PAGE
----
In recent weeks, Iraq has come dangerously close to breaking apart. The Kurds have seized oil fields and the contested oil-rich city of Kirkuk, while vowing to push for statehood.

The Islamic State, meanwhile, has declared a revival of the medieval Islamic caliphate on territory it has captured in recent weeks.

And Iraqi security forces have all but collapsed under the militant onslaught.

On Tuesday, Iraqi forces launched another offensive to recapture the insurgent stronghold of Tikrit, the home town of Hussein. The Islamic State seized control of the city on June 12. The Shiite-dominated Iraqi army, aided by Shiite militias and volunteer fighters, has since struggled to retake it.

Mohamed al-Tikriti, a local journalist, said security forces began shelling the southern half of the city about 1 a.m. Tuesday and continued into the late hours of the morning.

“Today was the hardest battle we have seen yet,” Tikriti said. Those residents who had not fled were staying indoors, he said.

“There is no electricity. There is no fuel. There are shortages of everything,” he added.

Tikriti and Iraqi officials said security forces also were fighting for control of the city’s main hospital, which lies on strategically high ground.

Government security officials say they suspect that the Islamist State has sleeper cells in Baghdad, but it has yet to launch a major assault on the city.

On Tuesday, two car bombs shook a Shiite neighborhood in eastern Baghdad, killing at least three people and wounding 15, said Brig. Gen. Saad Maan, a spokesman for the Interior Ministry.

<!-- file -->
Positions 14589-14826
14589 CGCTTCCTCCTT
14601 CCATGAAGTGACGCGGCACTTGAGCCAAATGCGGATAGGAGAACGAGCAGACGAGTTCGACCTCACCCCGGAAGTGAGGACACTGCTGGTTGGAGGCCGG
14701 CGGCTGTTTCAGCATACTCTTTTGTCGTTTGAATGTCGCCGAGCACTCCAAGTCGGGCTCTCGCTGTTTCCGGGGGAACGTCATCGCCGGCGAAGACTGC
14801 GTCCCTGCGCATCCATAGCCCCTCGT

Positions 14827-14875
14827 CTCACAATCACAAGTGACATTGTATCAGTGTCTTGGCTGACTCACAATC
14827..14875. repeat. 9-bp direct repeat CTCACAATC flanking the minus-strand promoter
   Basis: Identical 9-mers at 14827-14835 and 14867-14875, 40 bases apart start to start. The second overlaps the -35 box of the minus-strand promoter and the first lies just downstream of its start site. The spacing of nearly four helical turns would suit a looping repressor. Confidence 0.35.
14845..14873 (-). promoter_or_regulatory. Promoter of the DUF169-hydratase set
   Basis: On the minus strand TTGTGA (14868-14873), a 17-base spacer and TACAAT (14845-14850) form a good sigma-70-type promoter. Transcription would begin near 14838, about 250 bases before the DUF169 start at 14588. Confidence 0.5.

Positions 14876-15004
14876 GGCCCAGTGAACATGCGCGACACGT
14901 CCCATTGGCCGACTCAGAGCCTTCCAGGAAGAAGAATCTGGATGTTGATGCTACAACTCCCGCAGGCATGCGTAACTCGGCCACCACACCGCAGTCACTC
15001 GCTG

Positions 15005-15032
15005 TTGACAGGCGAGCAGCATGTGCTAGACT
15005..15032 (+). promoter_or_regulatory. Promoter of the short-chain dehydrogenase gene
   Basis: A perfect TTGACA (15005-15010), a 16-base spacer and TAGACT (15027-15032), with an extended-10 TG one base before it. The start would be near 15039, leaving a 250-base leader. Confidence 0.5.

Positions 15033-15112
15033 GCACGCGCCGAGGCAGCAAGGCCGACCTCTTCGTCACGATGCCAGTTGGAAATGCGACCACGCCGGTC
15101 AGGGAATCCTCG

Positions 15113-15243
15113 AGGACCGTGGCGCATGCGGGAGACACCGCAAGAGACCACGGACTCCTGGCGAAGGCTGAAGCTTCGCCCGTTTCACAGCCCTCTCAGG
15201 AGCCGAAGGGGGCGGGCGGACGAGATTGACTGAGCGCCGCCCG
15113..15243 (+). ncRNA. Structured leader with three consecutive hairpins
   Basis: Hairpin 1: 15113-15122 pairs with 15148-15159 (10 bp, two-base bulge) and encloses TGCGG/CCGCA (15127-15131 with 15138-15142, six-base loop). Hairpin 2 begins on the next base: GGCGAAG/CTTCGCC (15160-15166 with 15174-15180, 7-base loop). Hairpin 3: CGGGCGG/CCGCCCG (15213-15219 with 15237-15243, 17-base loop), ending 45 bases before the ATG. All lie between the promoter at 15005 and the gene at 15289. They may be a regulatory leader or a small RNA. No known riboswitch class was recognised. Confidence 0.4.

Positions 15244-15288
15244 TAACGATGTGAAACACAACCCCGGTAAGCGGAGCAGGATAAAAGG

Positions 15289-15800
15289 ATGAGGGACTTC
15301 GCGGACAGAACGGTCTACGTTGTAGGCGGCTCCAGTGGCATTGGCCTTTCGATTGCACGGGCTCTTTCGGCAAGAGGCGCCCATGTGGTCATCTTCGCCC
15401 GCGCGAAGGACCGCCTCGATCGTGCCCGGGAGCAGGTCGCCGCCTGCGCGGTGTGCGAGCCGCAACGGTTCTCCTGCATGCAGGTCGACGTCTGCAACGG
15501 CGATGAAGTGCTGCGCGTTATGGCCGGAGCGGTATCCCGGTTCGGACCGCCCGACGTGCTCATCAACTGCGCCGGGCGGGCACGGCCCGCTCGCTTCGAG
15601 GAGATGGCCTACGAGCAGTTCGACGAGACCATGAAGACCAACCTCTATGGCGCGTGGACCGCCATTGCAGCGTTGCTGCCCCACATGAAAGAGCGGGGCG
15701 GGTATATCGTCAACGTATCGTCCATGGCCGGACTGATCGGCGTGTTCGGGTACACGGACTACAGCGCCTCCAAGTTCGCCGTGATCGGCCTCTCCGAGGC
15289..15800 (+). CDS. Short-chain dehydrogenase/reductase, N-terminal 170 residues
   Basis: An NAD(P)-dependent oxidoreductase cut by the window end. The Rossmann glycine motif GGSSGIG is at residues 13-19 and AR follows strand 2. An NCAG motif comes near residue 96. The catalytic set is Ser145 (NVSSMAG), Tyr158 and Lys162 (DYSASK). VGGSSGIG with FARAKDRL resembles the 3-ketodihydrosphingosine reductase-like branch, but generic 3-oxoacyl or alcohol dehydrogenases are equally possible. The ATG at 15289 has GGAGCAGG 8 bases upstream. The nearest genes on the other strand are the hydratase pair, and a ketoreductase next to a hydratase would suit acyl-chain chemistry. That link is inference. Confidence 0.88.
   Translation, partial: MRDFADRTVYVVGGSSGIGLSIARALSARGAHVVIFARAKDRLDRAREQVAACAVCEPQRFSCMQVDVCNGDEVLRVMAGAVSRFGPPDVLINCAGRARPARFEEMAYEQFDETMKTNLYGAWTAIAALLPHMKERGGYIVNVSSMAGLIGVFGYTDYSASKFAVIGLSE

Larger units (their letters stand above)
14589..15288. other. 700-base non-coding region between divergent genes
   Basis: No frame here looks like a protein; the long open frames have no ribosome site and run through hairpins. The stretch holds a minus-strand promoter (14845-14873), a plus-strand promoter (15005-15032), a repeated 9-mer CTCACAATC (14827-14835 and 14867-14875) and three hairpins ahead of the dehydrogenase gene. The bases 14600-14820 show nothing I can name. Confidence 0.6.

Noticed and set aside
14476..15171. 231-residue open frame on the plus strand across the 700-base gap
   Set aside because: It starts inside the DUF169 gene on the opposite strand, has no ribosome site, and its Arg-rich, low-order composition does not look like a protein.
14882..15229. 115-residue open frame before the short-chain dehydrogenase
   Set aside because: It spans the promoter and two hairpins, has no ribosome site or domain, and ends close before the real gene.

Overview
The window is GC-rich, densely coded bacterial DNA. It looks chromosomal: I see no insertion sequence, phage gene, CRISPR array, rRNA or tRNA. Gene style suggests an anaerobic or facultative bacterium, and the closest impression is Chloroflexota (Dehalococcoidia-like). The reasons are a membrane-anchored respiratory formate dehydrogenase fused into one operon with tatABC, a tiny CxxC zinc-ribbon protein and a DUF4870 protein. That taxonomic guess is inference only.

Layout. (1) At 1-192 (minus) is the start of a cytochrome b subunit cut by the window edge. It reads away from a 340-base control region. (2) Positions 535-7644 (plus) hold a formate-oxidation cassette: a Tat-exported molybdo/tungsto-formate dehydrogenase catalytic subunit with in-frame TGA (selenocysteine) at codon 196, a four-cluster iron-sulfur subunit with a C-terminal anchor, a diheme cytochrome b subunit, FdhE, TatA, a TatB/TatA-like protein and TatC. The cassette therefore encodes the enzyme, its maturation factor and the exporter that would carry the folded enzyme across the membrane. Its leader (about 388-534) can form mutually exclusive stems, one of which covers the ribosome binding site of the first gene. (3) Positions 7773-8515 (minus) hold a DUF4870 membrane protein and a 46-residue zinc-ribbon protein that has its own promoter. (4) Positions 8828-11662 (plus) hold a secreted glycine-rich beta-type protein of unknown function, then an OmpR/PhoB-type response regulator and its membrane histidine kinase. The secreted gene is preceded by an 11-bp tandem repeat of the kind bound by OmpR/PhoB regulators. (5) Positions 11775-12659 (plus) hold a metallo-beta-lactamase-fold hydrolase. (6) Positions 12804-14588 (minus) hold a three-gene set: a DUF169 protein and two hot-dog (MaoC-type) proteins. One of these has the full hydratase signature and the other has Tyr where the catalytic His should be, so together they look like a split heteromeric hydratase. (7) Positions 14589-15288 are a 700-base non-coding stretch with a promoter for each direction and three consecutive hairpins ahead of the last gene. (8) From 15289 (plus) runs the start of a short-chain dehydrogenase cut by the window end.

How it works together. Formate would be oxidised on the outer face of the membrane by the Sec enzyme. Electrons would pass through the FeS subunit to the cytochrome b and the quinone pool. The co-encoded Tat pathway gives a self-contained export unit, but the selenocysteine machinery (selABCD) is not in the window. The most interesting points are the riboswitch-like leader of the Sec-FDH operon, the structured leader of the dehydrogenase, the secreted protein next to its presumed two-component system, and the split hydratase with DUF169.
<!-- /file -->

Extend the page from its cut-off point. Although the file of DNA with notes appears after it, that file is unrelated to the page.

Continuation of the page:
Maan said the military also conducted air raids on the militant-held cities of Fallujah and Haditha, west of the capital.

Anne Gearan in Washington and Khalid Ali in Baghdad contributed to this report.

Abigail Hauslohner covers D.C. politics -- and the people affected by D.C. politics. She came to the local beat in 2015 after seven years covering war, politics, and corruption across the Middle East and North Africa. Most recently, she served as the Post’s Cairo Bureau Chief.



Success! Check your inbox for details. You might also like:

Please enter a valid email address

See all newsletters

Show Comments

Sign up for email updates from the "Confronting the Caliphate" series.

You have signed up for the "Confronting the Caliphate" series.

Thank you for signing up
You'll receive e-mail when new stories are published in this series.
Most Read



Success! Check your inbox for details.

See all newsletters

Your Three. Videos curated for you.
Play Videos
Sleep advice you won't find in baby books
In defense of dads
Scenes from Brazil's Carajás Railway
Play Videos
For good coffee, sniff, slurp and spit
How to keep your child safe in the water
How your online data can get hijacked
Play Videos
How to avoid harmful chemicals in school supplies
Full disclosure: 3 bedrooms, 2 baths, 1 ghoul
How much can one woman eat?
Play Videos
What you need to know about Legionnaires' disease
How to get organized for back to school
Pandas, from birth to milk to mom

To keep reading, please enter your email address.

You’ll also receive from The Washington Post:
  • A free 6-week digital subscription
  • Our daily newsletter in your inbox

Please enter a valid email address

I have read and agree to the Terms of Service and Privacy Policy.

Please indicate agreement.

Thank you.

Check your inbox. We’ve sent an email explaining how to set up an account and activate your free digital subscription.